THE PROMISE OF A NEW DAY by Karen Casey & Martha Vanceburg.

In 1990, a particularly low point in my life, when scarcity characterized so much I saw around me, I stumbled upon this passage in Barbara Kingsolver’s ANIMAL DREAMS. “The very least you can do in your life is to figure out what you hope for, and the most you can do is to live inside that hope.What I want is so simple I can hardly say it:  elementary kindness. Enough to eat. Enough to go around. The possibility that kids might one day grow up to be neither the destroyers nor the destroyed.”  The passage hit me nearly like a brick in the heart. “Yes. That’s it.” I thought. “Enough to go around.” A lack of scarcity… This would be the hope in which I resolved to live.  My commitment was fixed in the direction of… if not plenty, then, at the very least, “enough to go around.”  At the time I had no idea where this commitment would lead me, but, daily, as I watched from my porch or window and as I strolled my neighborhood, I saw the scarcity that blighted the lives of the many homeless individuals in my community.  For years I wondered how it was that people found themselves in such dire circumstances in our country and community that possessed such a wealth of resources. I had some peripheral awareness of shelters, sober houses, Section 8 Vouchers and housing projects and began to wonder how an individual or family in need would access these resources. In Fall of 2010 I Google-d the term homeless, St. Paul and through a rather circuitous route landed upon a Ramsey County/City of Saint Paul structure called The Homeless Advisory Board.  I did a bit of research into the structure and agenda of this board, sought out an application, filled it out and was appointed by the Mayor as a community representative for this collaborative group that worked under the moniker HEADING HOME RAMSEY.  In 2013 the Board restructured as the Ramsey County CONTINUUM OF CARE. What had once been, largely an information sharing group became a true collaboration between provider organizations, service agencies, philanthropic agencies and other funding sources, along with local government and ties to State, Regional and National initiatives to end homelessness.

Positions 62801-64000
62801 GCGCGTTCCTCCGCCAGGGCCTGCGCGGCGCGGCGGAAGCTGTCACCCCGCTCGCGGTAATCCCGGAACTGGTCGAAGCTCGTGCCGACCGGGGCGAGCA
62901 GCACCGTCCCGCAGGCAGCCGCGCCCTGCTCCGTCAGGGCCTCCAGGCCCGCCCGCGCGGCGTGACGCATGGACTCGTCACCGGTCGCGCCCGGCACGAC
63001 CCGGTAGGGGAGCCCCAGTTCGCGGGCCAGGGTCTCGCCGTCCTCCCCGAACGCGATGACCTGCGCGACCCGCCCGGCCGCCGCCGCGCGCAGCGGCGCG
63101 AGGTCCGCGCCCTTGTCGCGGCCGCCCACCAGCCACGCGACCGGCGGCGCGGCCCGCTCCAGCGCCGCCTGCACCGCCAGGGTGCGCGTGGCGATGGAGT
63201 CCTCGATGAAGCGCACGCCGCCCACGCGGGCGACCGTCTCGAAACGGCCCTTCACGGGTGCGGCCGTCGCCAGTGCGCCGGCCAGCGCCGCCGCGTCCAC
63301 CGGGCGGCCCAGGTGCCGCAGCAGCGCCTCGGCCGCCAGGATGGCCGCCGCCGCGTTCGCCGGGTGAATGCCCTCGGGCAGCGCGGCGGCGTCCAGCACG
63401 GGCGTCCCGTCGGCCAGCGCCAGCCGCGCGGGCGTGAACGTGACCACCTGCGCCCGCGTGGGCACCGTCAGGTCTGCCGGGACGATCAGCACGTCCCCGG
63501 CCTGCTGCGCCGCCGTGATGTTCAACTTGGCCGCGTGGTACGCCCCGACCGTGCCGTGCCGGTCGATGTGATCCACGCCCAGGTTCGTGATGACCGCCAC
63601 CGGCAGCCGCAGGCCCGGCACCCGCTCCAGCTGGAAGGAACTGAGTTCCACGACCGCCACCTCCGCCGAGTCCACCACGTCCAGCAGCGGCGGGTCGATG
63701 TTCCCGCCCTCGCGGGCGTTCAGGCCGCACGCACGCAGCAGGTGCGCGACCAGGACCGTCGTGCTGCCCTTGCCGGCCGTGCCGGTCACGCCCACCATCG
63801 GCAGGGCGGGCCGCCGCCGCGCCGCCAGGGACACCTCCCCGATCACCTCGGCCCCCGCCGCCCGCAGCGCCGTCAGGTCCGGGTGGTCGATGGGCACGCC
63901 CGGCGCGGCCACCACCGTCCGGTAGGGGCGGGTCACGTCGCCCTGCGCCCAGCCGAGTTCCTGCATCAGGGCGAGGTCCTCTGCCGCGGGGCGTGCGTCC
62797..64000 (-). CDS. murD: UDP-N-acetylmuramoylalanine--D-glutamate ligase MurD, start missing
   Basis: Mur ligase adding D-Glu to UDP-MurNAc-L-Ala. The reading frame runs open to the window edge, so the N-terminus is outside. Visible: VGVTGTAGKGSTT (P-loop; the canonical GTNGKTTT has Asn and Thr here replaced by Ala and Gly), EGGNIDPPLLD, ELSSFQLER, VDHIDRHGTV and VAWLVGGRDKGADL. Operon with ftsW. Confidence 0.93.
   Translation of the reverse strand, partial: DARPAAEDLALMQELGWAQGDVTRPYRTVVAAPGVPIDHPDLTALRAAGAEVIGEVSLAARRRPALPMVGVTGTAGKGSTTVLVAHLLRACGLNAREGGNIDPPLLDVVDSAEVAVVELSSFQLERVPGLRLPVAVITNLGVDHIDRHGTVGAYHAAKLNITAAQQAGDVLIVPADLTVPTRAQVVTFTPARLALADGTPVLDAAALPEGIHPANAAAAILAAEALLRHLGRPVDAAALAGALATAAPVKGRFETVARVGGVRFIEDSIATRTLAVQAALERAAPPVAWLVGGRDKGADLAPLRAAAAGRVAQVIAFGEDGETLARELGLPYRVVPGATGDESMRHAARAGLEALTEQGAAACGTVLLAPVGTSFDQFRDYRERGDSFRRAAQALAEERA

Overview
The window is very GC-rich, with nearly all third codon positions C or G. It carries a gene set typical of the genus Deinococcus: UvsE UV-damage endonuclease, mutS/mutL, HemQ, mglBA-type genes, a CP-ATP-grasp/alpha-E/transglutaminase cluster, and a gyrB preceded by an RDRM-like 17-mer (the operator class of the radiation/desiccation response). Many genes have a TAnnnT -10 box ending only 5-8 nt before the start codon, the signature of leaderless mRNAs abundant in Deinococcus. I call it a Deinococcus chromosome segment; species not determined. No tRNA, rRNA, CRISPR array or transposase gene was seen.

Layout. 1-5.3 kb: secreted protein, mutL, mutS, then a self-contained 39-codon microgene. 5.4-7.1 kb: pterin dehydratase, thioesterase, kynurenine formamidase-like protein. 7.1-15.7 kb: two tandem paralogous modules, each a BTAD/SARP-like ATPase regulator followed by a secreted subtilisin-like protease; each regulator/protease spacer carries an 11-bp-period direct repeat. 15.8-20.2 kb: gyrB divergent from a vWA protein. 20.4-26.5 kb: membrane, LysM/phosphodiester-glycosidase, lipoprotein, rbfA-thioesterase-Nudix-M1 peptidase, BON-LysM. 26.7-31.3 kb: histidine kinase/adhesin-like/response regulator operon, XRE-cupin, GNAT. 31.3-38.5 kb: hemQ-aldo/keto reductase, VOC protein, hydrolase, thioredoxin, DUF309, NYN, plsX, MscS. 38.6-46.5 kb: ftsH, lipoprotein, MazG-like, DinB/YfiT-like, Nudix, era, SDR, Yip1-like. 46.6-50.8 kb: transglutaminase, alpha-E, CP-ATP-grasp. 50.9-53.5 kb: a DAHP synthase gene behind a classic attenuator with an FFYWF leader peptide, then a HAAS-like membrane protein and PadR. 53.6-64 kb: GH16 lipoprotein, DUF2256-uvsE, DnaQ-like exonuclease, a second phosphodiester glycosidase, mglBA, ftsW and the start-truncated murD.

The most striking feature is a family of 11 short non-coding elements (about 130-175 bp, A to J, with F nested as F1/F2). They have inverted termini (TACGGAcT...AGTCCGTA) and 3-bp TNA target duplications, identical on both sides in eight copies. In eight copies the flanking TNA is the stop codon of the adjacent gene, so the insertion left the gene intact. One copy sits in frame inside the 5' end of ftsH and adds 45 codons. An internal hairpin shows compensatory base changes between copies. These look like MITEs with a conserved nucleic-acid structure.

In last month’s column I described the concept of the Continuum of Care and its gateway, Coordinated Entry.  Data is shared, compiled, evaluated through the Homeless Management Information System (HMIS) housed at Wilder.  Through this collaboration we are able to conduct an exhaustive assessment of the resources necessary to prevent homelessness, the particular and varying needs of people experiencing homelessness and the availability or scarcity of those services and resources. We can capture the entire scope of the need in quantifiable terms and attach to this the very particular services, facilities, staffing needs and costs. It’s not unlike the process a sports franchise undertakes when they identify the desire or need for a new stadium or arena.  Basic business planning questions like these are asked: “What do we want this to look like?” “Who do we want to serve?” “What particular needs/services do we want to provide?” “Who is likely to benefit?” “What are the costs /savings associated with the project?” “What will be our return on investment?” “How will this project benefit the larger community?”  In communities throughout the country where the Continuum of Care and Coordinated Entry structure has been employed there is emerging and strong evidence that housing the homeless and bringing stability to their lives is a winning strategy for a vibrant, prosperous and healthy community. When we begin to look at how we all benefit by lifting people out of poverty and need instead of viewing people in need as a drain on our resources we show ourselves to be living deeply within that hope of enough for all and plenty to go around.